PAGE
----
Oalla digital signage continues to innovate within the Stanford University Libraries. Since Ronnie Fields of the Stanford Green Library last posted on the topic, the Stanford Terman Engineering Library has been testing new Oalla apps created specifically for use with iPads, Android tablets and large touch screen monitors.
We've set up trial access for a new database called VoxGov (http://voxgov.com). Please take a moment to put the database through its paces and send any feedback you have to me at jrjacobs AT stanford DOT edu by April 8, 2014.
VoxGov has a powerful search and pulls together a large swath of US federal public domain government information with social media data and displays it in a visually understandable way. VoxGov also allows for bulk data access to faculty and graduate students who may need to do deeper data analysis. Bulk data access is via separate individual license and has some restrictions on use and reproduction.
Voxgov collects, organizes and archives primary sourced U.S. Federal Government information from government sites like fdsys.gov, federalregister.gov, congress.gov, and some executive agencies as well as major NGO sites like openCRS and FAS Project on Government Secrecy and combines that public domain information with 4,000 official federal government social media accounts from twitter and facebook, as well as speeches, press releases and content from over 10,000 Federal government web locations.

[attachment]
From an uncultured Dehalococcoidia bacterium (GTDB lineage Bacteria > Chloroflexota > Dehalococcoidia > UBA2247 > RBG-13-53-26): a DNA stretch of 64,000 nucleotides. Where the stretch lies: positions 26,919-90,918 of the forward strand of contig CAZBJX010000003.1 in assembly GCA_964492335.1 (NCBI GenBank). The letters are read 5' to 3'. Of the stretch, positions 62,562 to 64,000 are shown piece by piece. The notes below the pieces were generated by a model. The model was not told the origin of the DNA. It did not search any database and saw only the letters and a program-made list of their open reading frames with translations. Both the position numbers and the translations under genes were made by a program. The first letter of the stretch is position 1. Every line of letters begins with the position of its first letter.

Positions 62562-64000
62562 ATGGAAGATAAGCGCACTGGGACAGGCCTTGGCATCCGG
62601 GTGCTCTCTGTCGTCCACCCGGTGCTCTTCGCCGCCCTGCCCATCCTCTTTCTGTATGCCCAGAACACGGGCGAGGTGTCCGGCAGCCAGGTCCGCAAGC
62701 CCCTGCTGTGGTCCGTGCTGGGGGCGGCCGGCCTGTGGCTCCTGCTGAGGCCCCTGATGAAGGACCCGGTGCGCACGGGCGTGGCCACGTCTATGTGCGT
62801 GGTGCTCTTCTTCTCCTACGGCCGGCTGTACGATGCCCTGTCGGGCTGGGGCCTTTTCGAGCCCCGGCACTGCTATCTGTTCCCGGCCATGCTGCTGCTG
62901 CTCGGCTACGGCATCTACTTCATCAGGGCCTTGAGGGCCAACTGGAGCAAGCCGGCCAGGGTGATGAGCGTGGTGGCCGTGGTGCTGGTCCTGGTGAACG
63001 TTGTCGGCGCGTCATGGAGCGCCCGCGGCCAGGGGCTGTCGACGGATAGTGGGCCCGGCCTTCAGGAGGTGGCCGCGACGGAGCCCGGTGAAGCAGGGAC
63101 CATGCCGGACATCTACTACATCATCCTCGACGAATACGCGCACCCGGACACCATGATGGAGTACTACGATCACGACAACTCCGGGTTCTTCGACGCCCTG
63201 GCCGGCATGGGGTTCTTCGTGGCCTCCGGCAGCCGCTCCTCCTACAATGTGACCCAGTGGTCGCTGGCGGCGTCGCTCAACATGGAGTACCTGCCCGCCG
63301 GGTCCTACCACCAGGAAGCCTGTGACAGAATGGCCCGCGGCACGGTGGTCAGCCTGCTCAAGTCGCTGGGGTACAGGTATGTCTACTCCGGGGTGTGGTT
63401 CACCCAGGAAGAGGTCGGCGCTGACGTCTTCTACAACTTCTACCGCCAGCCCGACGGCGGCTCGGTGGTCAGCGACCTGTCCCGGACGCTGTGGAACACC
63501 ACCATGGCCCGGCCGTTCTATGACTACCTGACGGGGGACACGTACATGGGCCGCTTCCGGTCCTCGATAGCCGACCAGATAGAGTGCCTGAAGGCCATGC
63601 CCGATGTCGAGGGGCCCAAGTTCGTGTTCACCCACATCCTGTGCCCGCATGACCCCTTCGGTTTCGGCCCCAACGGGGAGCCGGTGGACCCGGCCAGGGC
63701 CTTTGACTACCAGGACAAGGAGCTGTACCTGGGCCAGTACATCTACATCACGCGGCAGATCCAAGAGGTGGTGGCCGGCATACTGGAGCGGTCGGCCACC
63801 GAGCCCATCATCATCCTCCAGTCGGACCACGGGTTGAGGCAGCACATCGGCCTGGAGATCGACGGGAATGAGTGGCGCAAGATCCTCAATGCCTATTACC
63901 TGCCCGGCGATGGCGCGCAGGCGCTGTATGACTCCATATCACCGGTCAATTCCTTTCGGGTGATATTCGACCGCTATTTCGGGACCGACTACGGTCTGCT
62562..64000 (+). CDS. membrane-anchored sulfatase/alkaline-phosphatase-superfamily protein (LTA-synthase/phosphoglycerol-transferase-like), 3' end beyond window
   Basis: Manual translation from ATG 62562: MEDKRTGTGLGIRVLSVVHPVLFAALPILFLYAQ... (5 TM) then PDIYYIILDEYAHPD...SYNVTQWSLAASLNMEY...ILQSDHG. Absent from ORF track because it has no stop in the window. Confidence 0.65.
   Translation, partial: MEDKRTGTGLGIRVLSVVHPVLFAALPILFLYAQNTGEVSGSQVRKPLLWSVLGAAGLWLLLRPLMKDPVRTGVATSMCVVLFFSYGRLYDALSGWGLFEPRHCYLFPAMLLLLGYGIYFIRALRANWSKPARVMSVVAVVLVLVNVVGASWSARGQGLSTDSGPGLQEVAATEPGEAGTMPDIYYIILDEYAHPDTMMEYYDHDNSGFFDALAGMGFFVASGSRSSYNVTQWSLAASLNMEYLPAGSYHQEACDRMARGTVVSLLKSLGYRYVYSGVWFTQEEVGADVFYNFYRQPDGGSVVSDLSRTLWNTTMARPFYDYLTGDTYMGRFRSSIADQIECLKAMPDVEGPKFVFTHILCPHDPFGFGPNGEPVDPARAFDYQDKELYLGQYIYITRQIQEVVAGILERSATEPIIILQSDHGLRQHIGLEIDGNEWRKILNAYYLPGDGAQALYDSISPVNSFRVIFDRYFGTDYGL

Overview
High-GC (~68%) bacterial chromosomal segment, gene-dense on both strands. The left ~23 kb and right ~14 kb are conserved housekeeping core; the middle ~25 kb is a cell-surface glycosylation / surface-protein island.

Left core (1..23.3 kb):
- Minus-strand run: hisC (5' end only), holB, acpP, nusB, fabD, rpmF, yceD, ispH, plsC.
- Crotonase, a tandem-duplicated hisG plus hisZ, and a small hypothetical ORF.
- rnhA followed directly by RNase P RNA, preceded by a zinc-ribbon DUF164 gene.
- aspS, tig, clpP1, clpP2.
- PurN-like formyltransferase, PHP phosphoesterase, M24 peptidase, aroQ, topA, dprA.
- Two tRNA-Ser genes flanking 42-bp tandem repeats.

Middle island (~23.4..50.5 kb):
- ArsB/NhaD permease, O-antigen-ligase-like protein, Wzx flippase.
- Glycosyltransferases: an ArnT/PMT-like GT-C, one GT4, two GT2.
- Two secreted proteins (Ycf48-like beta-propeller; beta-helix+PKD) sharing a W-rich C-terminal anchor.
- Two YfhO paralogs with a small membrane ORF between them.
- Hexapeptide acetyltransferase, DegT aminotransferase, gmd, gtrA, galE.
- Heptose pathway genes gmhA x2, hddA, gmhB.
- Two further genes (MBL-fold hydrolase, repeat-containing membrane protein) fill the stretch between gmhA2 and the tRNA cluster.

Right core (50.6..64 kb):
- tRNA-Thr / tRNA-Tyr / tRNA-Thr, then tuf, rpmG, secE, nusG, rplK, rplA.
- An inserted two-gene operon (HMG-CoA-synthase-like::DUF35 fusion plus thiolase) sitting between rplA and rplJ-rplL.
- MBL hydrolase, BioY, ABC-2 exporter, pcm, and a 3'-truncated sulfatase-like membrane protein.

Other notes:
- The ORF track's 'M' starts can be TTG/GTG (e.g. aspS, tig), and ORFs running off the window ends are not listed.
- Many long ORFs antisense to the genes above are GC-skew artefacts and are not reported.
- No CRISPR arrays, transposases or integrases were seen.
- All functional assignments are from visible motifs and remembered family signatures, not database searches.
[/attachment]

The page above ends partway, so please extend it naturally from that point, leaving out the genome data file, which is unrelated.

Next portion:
The Stanford Libraries has utilized digital signage for many years. We have always looked to move from the monotonous static systems of the past to a communicative system that was more dynamic and interactive. There are many digital signage solutions available on the market – both open source and commercial – that have the features and functionality for building a robust digital signage system, but none that offers the features and personal touch like Oalla.
Conference site: http://www.ioste2013.org/
The International Organization for Science and Technology Education (IOSTE) Eurasian Regional conference was recently held in Antalya, Turkey. The organization’s goal is to advance science and technology education as well as to provide scholarly exchange and discussion on this subject. Participants were interested in learning from experiences gained from using Tablets and Mobiles in teaching and learning here at Stanford. The recent "iPads For Learning Pilot" provided most of the content that was presented in the workshop on Tablets in Science and Technology education. This workshop also resulted in invitations to visit and speak with educators in other schools and colleges, leading to a trip to Ankara where an event with over 70 teachers was organized at Maya Schools - a private school and college.